Continued globalization certainly is not an inevitable and inexorable phenomenon. There have been several previous waves of "globalization", with increased integration of capital, labor and goods markets and impressive technical improvements: in the late nineteenth and early twentieth century, but also in the eighteenth century. The earlier episodes came to an end, in large measure because of domestic political reactions to new inequalities apparently generated by globalization. Earlier globalization eras also ended because of the impact of external conflicts. Wars, even small wars, make people think more in terms of security and more in terms of relative gains and losses, and less in terms of mutual advantage and collective goods. In a world obsessed by conflict, the rules that are necessarily required in operating an interdependent global order are reinterpreted as being the arbitrary imposition of a hegemonic power.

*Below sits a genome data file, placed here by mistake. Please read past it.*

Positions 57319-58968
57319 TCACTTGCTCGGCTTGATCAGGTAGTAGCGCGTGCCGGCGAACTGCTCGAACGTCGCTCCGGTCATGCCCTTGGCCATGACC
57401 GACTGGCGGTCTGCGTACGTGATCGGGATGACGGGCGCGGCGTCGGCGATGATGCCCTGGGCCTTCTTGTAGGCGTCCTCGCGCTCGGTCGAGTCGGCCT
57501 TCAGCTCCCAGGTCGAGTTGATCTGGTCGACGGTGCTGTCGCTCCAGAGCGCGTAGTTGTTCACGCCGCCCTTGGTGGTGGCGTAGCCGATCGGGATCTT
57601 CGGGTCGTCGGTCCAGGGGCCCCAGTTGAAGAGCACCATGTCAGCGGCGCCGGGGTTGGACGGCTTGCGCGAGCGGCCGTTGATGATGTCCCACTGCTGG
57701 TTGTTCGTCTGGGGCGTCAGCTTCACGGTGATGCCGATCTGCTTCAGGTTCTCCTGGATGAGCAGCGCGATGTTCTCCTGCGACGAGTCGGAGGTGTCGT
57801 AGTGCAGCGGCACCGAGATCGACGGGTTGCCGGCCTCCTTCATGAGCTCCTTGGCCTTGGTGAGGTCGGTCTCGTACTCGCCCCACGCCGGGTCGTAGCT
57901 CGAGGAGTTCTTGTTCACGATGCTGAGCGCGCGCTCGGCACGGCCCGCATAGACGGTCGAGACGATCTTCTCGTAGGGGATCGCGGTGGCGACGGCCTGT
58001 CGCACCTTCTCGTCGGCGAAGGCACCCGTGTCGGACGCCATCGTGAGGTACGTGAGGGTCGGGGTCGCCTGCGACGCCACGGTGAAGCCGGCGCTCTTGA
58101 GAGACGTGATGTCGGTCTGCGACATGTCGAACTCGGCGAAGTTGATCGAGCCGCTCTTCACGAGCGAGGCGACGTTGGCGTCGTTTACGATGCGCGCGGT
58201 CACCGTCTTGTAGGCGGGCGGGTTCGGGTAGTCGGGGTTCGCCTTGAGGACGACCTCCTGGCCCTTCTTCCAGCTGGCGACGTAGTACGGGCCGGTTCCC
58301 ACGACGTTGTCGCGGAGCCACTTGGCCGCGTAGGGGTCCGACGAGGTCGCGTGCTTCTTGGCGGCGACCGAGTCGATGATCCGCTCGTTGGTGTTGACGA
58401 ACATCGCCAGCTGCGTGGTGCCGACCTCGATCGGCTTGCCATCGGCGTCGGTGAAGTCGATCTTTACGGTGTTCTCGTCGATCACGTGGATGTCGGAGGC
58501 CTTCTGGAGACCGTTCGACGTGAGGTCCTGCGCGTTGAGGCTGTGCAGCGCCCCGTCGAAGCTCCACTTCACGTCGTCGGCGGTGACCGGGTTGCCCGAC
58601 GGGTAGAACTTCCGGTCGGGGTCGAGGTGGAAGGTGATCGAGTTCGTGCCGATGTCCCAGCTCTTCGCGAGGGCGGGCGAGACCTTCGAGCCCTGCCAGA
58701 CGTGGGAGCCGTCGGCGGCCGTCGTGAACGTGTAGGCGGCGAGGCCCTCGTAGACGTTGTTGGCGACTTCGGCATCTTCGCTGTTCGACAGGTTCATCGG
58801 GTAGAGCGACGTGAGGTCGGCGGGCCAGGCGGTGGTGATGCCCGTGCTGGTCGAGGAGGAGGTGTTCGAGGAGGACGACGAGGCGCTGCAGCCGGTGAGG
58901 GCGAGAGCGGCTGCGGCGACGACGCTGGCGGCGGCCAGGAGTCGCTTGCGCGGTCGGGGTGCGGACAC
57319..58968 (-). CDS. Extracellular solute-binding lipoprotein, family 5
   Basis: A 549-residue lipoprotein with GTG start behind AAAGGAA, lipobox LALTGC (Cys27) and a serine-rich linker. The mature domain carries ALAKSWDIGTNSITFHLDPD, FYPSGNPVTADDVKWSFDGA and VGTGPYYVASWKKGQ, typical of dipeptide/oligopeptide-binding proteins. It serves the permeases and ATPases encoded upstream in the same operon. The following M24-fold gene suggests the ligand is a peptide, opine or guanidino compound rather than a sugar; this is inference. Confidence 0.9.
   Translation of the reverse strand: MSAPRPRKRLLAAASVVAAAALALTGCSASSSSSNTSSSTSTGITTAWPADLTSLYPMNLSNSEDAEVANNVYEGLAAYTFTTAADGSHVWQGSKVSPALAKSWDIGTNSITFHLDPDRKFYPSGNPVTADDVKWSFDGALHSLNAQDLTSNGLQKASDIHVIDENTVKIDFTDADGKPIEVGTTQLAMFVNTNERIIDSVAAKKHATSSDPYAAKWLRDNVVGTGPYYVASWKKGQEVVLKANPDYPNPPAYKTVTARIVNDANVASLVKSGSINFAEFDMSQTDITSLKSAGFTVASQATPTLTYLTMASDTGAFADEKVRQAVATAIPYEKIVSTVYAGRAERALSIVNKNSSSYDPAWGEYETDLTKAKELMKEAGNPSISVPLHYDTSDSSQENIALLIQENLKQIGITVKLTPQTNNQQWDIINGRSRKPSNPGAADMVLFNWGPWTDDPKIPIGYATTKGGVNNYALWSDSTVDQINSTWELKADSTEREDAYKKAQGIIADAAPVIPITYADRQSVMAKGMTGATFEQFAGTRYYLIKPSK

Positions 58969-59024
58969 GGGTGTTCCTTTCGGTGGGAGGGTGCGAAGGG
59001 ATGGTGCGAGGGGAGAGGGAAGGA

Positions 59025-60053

|Translated title of the contribution
|War and peace in times of globalization
|Vierteljahrshefte fur Zeitgeschichte
|Published - 2004
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